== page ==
I also picked up (for the sake of comparison) the AD-700s and the ATH-A700's.  I liked the soundstage (though not the paltry bass) of the AD-700's and they were so big that I felt I was wearing two pie plates on my head.  I don't have a small head (7 3/4 hat size) but they were just TOO big for my tastes.  As for the ATH-A700's the bass was too pronounced (they're closed cans) and it negatively impacted the mids and highs IMHO.  I plan to use the HD598's for gaming and music and in my admittedly limited tests I feel that they'll function very, very well for both.  They're an outstanding multipurpose phone.  And the bass is certainly there as well.  I tested them out with a couple a rap songs (EPMD's classic "So Whatcha Sayin" and a few by Ice Cube) and found the bass to be exactly what I wanted: a good sense of bass without overwhelming the vocals and rest of the track.  I also tested them with some vocal songs, instrumentals, and some jazz and each was a pleasure to listen to as well.  

 

As for the MixAmp 5.8, it works just as well as advertised.  It does a good job driving the HD598's (only have to have it around 30-40% for good gaming immersion and it gets better the more you crank it up.  I compared it to the TB EarForce DSS and even though the DSS is cheaper I decided to go with the MixAmp.  For me it's more about convenience and safety than anything else.  With the TB the volume control is on the module, so it only extends as far as your optical cable (for me that's 6 ft) and if that's farther than your couch (about 10 ft) you're screwed.  Plus I have a 9 month old who is currently fascinated with pulling on all manner of cords which she shouldn't (lol).  So to have the wireless feature and no cords running across the floor was worth the extra $$$ for me.  Plus the only sound difference between the two (wired vs non-wired) was the pronounced hiss in the TB regardless of volume level.  That said, it's not something that would be a deal breaker for me if I had a more convenient way to use it without buying new cables or rearranging my basement.  If you're interested in headset gaming you should at least try out the EarForce because it's just too cheap ($60 on Amazon) not to see if it's good enough for you.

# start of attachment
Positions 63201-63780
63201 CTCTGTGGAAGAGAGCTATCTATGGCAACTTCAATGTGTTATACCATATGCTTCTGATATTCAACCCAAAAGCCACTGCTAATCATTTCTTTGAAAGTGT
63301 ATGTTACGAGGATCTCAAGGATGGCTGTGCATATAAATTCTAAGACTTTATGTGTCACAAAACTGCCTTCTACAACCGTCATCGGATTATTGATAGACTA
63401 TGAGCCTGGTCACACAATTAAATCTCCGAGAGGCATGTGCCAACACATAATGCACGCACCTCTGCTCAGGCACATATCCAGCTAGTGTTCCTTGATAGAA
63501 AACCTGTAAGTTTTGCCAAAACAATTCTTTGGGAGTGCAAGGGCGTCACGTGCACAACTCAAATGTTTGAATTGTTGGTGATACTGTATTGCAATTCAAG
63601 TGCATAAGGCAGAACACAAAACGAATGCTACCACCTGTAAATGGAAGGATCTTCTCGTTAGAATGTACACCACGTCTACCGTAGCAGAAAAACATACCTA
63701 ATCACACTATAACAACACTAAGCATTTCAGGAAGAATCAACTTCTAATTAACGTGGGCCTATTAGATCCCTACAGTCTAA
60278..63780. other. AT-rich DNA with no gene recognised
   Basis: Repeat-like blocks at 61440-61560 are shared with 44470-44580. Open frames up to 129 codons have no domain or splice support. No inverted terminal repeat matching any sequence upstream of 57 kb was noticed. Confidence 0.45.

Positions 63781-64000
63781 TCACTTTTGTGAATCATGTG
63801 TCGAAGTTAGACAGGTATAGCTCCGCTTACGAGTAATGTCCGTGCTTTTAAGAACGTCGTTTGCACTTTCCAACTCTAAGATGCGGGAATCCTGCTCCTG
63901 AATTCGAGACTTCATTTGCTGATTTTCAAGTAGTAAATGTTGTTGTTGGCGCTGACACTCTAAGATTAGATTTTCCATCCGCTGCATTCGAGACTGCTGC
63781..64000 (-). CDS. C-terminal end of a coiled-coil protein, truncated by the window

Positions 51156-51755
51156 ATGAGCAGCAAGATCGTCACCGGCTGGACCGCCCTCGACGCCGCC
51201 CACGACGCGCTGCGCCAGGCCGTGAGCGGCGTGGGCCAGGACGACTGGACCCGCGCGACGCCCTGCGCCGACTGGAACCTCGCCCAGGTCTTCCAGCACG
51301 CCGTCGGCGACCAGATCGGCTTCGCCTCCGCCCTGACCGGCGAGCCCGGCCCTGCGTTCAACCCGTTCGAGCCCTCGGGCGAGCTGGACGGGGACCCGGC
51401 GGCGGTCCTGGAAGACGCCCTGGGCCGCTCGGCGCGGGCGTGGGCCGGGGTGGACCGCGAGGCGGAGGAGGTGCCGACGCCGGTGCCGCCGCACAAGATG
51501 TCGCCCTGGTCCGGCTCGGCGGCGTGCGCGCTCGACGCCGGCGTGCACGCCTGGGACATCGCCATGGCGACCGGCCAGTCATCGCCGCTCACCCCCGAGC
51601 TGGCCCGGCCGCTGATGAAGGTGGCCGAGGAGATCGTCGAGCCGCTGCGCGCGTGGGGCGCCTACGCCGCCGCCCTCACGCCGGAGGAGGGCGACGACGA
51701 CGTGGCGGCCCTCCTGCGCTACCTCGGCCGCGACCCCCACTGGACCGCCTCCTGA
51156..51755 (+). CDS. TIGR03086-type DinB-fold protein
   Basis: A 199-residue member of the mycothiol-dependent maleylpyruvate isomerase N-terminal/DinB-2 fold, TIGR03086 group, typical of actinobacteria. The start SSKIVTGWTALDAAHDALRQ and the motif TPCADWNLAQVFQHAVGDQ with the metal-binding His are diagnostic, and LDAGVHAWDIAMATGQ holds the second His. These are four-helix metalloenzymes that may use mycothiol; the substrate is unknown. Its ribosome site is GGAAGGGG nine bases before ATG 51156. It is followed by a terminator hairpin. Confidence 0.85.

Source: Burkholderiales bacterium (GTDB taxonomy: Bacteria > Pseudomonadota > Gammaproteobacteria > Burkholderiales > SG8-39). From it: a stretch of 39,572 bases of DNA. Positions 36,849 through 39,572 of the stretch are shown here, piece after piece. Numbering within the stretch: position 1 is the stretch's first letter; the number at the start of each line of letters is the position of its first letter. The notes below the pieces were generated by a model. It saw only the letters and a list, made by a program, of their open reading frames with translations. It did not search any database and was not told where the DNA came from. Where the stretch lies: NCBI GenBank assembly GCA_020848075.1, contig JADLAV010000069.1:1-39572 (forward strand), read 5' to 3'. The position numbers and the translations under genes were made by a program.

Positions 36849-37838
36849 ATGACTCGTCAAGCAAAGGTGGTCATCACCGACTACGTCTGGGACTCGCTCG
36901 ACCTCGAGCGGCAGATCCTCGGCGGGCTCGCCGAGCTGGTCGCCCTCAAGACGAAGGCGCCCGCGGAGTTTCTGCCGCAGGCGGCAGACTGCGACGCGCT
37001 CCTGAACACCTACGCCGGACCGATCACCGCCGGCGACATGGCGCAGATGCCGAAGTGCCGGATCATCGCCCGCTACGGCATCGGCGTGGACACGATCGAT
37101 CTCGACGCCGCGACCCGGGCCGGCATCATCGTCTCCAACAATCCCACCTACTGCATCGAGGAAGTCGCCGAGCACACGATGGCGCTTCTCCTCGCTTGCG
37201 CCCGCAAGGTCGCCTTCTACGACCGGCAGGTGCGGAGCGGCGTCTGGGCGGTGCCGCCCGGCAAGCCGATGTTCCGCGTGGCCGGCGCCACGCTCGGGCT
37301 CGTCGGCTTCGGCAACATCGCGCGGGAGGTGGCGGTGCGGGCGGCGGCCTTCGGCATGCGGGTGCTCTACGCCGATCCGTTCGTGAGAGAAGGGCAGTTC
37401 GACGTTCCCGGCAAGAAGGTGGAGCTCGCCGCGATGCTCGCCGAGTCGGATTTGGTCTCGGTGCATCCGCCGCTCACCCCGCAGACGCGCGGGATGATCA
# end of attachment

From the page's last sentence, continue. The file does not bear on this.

Edited by TruckTurner - 9/29/11 at 7:54am
post #2219 of 37310

DICE does it again. BF3 sounds incredible, just like all their other games.

post #2220 of 37310
Thread Starter 
But it plays like crap. DICE, I am disappoint. frown.gif

Not to toot my own horn, but I am VERY good in FPS games. BF3 controls like CRAP, looks like crap on consoles (which is odd as I thought Bad Company 2 looked fantastic), and just isn't any fun for me. I dunno... I'm somewhat tired of CoD, but I guess MW3 is gonna have to do. Here's hoping RAGE surprises me.

BF3 is still in Beta, but it's too close to release date to think the final product is gonna be very different. It was lackluster for me, just like Medal of Honor was.
Edited by Mad Lust Envy - 9/30/11 at 11:33am
New Posts  All Forums:Forum Nav:
  Return Home
  Back to Forum: Video Games Discussion
Head-Fi.org › Forums › Misc.-Category Forums › Video Games Discussion › Mad Lust Envy's Headphone Gaming Guide: (3/18/2016: MrSpeakers Ether C 1.1 Added)